William "the Pope" Cellini has amassed a large fortune by standing this/close to those in power. Even though his influence has been great, he never wanted to put himself into the public spotlight. I mean what the hell, what better way to avoid undue publicity? And as a result, William Cellini has been able to manipulate every Illinois Governor from Richard Ogilvie to the disgraced Rod Blagojevich. Naturally the movers and shakers familiar with William Cellini would probably view him as a sharp cookie and others, like me, simply view him as a Scheister. His manipulations have cost the taxpayers of Illinois plenty, and given that he has been described as a gazillionaire - and that is saying an awful lot. Cellini must now answer to charges for uncharacteristically coming out from behind the curtains to try and extract a bribe for the disgraced former Governor Rod Blagojevich in exchange for landing the lucrative Teacher's Retirement System (TRS) fund management business.
The funny thing is, though, he wasn't your typical Machine Politician. At least not a Chicago Machine Politician. After all he wasn't even a Democrat or from Chicago. But as a powerful Republican who knew that you just couldn't overcome the Chicago Democratic Party and its' power base he was also savvy enough to accept the old adage that if you can't beat 'em you may as well join 'em. And Voila' - Illinois has a Political Combine!
Naturally we shouldn't be so smug as to ever believe that the State of Illinois has ever had a traditional two-party political system either. The power that Chicago and it's collar counties exert on the politics of this state are great. The Metro Area, after all, was an industrial mecca since the turn of the century. Union Labor soon became strong enough to dictate what they wanted from government and in turn politicians established a cozy relationship. Of course that also translated into the area becoming the staunchly Democratic stronghold it has.
The Democrats have always been viewed as the champion of the worker and so long as people were gainfully employed - it was very easy for sleazy politicians to take their cut from the top and still convince the populace that their approach to government ensured their well-being. People bought their lines hook, line and sinker. Even going so far as accepting the normalcy of the graft as a cost of doing business. I mean everyone was working and you had to give some to get some. right? Unfortunately, politicians and their cronies took more and more while expanding the number of participants who would have to be subsidized, short and long-term, by the taxpayers of Illinois.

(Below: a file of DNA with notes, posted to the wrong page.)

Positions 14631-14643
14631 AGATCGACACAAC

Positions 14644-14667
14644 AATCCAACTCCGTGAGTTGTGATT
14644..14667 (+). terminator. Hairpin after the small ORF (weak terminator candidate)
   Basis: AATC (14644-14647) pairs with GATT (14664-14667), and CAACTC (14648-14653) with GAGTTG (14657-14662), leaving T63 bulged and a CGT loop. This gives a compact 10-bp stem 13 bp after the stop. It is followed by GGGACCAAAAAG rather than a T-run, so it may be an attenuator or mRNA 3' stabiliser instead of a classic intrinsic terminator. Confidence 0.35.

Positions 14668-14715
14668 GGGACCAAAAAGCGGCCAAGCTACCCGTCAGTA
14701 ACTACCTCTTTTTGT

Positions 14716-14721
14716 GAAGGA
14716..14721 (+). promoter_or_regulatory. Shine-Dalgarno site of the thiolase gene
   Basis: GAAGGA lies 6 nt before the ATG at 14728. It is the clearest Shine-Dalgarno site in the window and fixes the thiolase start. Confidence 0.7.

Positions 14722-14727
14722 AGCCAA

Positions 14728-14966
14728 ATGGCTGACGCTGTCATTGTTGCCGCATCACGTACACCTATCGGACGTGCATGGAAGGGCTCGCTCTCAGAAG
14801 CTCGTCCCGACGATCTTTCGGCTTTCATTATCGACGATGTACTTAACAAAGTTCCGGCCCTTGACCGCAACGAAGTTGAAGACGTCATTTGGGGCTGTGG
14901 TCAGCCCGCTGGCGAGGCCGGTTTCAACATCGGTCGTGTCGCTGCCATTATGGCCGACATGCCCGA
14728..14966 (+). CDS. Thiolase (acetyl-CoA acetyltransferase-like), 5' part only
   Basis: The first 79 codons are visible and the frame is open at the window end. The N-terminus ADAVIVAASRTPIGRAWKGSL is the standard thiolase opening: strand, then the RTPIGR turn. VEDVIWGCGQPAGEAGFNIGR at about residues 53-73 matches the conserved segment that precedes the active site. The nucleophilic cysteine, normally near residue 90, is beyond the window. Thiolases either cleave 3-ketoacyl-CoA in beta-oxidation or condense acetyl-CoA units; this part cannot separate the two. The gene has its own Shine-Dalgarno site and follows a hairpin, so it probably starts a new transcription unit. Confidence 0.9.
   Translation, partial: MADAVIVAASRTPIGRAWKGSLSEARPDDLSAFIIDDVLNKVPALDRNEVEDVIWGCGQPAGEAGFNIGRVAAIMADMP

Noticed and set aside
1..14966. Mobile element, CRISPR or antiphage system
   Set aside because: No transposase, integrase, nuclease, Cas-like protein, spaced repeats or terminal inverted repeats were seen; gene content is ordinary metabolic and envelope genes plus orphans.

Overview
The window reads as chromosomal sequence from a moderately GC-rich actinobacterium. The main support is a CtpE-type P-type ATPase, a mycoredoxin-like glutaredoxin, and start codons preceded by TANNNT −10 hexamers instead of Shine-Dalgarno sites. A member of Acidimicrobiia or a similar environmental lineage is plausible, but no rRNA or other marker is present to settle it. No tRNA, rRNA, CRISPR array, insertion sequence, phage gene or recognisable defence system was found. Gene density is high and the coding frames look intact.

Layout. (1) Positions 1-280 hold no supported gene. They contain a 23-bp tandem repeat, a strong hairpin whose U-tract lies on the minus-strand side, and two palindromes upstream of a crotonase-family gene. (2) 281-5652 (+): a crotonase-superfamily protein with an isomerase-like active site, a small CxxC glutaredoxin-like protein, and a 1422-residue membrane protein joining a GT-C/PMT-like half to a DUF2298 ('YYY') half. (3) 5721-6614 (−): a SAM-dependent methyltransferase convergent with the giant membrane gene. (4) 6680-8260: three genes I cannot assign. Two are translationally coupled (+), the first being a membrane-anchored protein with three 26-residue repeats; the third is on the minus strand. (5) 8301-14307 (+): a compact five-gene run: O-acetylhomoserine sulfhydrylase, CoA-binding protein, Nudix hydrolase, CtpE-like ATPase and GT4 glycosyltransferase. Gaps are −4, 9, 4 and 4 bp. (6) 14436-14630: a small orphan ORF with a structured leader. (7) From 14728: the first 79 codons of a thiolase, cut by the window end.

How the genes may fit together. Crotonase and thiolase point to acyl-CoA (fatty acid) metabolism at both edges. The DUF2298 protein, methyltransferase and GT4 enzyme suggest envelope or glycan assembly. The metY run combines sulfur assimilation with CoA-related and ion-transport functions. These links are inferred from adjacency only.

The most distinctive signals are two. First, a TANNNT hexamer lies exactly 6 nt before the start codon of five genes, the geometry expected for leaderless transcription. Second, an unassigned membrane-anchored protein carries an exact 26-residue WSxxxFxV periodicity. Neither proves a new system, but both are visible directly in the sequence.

People like William Cellini learned how to pull the strings like a puppet-master when it came to getting state business. And let's not forget that he also stuck it to taxpayers with a very bad hotel deal in Springfield. Most people probably don't remember how Cellini and his investers forced the taxpayers into bailing out a very shady hotel deal, but trust me, the taxpayer were stiffed royally. However egregious that incident was, though, Cellini somehow continued to get more and more state business.
In addition to being the Pope - Cellini has also earned the name the Asphalt King of Illinois. That business alone has generated billions for the Asphalt Industry in recurrent business to repair, resurface and rebuild Illinois roadways. While many other states have refined how their roads are built, Illinois has continued to employ a technology that has a built-in failure rate. Sooner or later (and mostly sooner for some reason), those roads would need to be redone. Kinda makes you think what they were putting into that asphalt huh? But the bottom line is that our roads weren't being built to last.
Still, it kept the few, fortunate and very connected contractors and their union workers employed. And that was whether it was in good times or bad. Let's face it, the people in Illinois don't like decaying roads, you know? Now why the lawmakers kept handing out those contracts instead of looking at what other places were doing can only be described as malfeasance on their part. Seems to me that any lawmaker with a logical mind would question the enormous expenditures and demand that our roads be built to last using newer techniques and materials - but then again, this is Illinois.
Spreading the money around to a select few is just how its done around here. As for William Cellini facing charges that he attempted to extract a payoff in return for landing the Teachers Retirement System management contract, well that to me is just the tip of the iceberg with this man. Maybe it is even a bit ironic that he would put himself into a position to blunder so badly along with Stuart Levine, Joseph Cari, Steven Loren and Tony Rezko in order to get a hefty campaign donation kickback for former Governor Rod Blagojevich. Oh well, the Indictment speaks for itself and all the others have been convicted.
Hopefully the jury will show Cellini the same courtesy.
After all, what goes around comes around, you know?